U.S. Dept. of Commerce / NOAA / OAR / PMEL / Publications

Observed patches of walleye pollock eggs and larvae in Shelikof Strait, Alaska: Their characteristics, formation and persistence

Phyllis J. Stabeno,1 James D. Schumacher,1 Kevin M. Bailey,2 Richard D. Brodeur,2 and Edward D. Cokelet1

1National Oceanic and Atmospheric Administration, Pacific Marine Environmental Laboratory, 7600 Sand Point Way NE, Seattle, WA 98115

2National Oceanic and Atmospheric Administration, Alaska Fisheries Science Center, 7600 Sand Point Way NE, Seattle, WA 98115

Fisheries Oceanography, 5(Suppl. 1), 81-91 (1996)
Copyright ©1996 by Blackwell Science Ltd. Further electronic distribution is not allowed.

Gallery of Figures and Tables

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Figure 1. The study area in the western Gulf of Alaska with a schematic of pollock location as a function of life history stage. The sea valley extends southwestward from the northern end of Kodiak Island to the vicinity of Sutwik Island where it turns south toward the continental slope. The insert shows the location of the Alaska Coastal Current and the Alaskan Stream.

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Figure 2. Estimates of Lloyd's index of patchiness for eggs (solid box) and larvae (open circle). Results from a given survey, regardless of egg or larval size (age), are shown as a function of the mean survey date. The error bars show the standard error of the index estimates. The heavy line shows the mean index for larvae from model results (Hermann et al., 1996a).

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Figure 3. Lloyd's index of patchiness as a function of egg stages and larval length (age). Age was estimated using results from Bailey et al. (1996). Larvae were grouped by 2-mm bins for lengths <17 mm and by 8-mm bins for larger animals. Data sets that consisted of >90% zeros were not used. A line connects the mean values of P for each stage (eggs) and for each length bin (larvae).

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Figure 4. Contours of pollock larvae in Shelikof Strait. The three types of distributions are shown in panels: (a) transient event [1MF88], (b) and (c) Sutwik Island [4MF88A and 4MF89], and (d) eddy, 2MF90 (dotted line shows the 2,250 larvae/10 m2 contour). Panel (e) shows contours from the survey with the greatest abundance [2SH81] and an example of a high Lloyd's Index [P = 16.1]. Panel (f) shows a distribution with a low patchiness [P = 5.2; 3MF91]. Contour intervals are 10, 50, 100, 500, 1000, 5000, 10,000 and 50,000 larvae/10 m2.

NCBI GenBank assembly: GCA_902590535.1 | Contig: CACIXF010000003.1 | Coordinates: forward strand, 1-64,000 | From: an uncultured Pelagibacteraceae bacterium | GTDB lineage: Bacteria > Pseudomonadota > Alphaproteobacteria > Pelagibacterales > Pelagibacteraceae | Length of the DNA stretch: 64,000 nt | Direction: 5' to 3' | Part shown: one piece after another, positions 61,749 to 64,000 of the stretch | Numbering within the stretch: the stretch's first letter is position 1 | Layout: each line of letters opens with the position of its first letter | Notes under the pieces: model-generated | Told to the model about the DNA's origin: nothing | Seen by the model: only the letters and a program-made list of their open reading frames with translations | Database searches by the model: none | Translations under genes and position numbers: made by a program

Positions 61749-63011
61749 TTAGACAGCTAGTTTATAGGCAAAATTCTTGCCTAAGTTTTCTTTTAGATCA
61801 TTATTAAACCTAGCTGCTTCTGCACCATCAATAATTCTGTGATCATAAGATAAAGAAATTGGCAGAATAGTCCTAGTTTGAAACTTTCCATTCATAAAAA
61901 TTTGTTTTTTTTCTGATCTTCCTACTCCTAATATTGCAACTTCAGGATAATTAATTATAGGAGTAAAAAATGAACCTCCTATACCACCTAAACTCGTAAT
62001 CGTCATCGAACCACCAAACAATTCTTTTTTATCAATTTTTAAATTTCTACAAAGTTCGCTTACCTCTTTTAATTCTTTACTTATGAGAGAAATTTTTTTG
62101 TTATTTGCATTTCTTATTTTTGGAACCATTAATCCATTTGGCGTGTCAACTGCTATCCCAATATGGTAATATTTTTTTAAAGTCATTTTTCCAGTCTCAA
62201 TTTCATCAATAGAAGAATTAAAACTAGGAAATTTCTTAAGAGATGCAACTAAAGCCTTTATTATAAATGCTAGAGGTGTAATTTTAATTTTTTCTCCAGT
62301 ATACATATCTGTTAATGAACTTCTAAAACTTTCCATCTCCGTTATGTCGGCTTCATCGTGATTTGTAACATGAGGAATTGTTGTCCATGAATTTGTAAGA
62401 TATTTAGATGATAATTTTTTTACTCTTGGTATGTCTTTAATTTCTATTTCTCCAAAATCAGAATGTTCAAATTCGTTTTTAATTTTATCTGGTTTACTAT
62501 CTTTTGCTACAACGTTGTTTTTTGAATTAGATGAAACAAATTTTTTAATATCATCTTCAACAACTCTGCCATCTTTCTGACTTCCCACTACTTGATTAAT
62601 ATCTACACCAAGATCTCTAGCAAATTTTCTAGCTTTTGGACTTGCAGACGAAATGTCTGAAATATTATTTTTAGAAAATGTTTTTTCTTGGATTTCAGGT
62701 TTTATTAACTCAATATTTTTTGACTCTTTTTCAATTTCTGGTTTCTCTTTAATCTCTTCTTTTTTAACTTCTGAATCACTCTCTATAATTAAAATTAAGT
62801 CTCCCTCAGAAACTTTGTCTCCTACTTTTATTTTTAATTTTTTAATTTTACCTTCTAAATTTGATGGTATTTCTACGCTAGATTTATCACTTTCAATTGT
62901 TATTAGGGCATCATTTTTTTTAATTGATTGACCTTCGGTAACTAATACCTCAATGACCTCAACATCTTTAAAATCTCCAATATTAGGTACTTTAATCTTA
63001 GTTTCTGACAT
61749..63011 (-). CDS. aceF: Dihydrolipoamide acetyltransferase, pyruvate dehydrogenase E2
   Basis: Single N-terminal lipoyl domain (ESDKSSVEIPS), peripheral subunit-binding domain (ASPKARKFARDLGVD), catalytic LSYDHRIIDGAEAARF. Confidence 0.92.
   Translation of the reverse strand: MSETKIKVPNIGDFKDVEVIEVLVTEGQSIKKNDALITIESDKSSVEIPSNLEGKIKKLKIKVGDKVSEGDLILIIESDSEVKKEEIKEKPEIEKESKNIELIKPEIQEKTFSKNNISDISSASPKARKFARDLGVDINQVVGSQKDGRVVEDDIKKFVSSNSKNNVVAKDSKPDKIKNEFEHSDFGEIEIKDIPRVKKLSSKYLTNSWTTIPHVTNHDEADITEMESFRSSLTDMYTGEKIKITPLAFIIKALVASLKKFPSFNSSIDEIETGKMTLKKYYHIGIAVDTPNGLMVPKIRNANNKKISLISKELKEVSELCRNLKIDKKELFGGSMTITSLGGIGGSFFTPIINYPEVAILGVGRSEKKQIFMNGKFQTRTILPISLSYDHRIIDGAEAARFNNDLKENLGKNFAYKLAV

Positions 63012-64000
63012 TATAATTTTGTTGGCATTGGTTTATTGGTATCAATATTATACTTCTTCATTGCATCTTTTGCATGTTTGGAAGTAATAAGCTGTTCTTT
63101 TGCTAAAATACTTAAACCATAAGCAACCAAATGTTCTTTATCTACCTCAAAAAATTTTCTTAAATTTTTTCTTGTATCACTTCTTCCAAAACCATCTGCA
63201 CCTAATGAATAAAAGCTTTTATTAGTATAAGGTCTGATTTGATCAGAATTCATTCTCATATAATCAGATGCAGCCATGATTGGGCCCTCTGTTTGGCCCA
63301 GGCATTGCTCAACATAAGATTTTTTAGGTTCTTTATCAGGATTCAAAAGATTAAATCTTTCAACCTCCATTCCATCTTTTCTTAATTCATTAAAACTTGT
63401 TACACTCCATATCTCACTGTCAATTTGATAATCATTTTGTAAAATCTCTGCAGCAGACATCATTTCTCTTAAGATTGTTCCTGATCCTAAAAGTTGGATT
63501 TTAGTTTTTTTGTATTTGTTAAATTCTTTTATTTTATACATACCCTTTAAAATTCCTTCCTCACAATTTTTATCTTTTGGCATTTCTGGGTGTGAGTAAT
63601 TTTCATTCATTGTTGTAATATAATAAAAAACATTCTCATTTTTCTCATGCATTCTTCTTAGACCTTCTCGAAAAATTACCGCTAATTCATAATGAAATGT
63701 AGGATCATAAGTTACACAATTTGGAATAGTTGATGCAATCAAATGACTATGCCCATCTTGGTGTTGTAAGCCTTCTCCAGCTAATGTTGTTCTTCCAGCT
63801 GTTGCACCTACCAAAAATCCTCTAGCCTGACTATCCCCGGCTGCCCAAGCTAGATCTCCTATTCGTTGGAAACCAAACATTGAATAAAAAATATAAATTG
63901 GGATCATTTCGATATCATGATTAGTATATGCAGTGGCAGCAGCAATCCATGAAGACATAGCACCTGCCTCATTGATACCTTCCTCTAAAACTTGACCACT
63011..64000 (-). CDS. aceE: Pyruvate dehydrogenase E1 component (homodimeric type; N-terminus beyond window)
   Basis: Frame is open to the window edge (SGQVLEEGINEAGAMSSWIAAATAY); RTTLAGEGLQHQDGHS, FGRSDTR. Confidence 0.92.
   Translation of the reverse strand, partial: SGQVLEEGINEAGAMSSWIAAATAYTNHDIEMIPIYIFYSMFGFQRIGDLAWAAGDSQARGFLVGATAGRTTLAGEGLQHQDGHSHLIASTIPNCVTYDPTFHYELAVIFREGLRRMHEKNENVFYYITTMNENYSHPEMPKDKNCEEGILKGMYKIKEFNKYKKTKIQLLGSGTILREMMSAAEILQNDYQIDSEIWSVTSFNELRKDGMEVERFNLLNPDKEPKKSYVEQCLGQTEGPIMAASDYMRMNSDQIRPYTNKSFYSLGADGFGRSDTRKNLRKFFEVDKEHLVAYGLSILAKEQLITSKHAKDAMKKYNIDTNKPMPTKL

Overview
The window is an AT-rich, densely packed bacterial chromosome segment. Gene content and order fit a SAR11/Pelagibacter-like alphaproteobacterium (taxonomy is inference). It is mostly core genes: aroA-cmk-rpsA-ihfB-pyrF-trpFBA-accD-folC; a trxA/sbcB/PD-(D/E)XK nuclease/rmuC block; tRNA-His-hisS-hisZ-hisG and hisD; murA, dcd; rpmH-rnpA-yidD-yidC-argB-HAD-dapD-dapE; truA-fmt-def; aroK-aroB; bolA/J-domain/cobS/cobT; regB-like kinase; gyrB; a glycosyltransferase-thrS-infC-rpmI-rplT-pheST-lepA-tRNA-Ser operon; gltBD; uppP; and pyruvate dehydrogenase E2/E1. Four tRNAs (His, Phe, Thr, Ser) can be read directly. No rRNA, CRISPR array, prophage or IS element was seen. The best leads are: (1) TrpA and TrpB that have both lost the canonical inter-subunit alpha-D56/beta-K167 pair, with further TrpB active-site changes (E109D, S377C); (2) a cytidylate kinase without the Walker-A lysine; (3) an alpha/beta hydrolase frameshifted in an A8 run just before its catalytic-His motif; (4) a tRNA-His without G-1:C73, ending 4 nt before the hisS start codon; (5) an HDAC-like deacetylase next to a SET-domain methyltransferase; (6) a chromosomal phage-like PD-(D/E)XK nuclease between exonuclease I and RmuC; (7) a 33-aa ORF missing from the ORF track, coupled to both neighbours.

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Figure 5. Concentration of newly hatched larvae as a function of distance downstream from midpoint of the hatching distribution from the advective model.

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Figure 6. The relationship between larval swimming speed and the radius of a patch they are capable of maintaining in the presence of horizontal diffusion. See text for details of the model. Dashed line represents the approximate radius of eddies in Shelikof Strait and the resulting minimum radial swimming speed to maintain the larval patch against diffusion.

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Table 1. Observations and statistics of pollock eggs sampled for each cruise (the last two digits are year). The area of the grid, the number of tows, the mean number of eggs caught and the standard deviation are given. Lloyd's index was calculated following eqns (1-3).

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Table 2. Observations and statistics of pollock larvae sampled for each cruise (the last two digits are year). A 60-cm bongo net was used unless otherwise indicated, by † for Methot net and * for Tucker trawl. The "% in patch" column is the percentage of the total number of larvae that were caught at stations where the "no./Tow" > mean + 1 SD for the survey. In the Sutwik Island column "yes" indicates a patch existed near or northeast of Sutwik Island, and * indicates that the survey did not include the Sutwik Island region.

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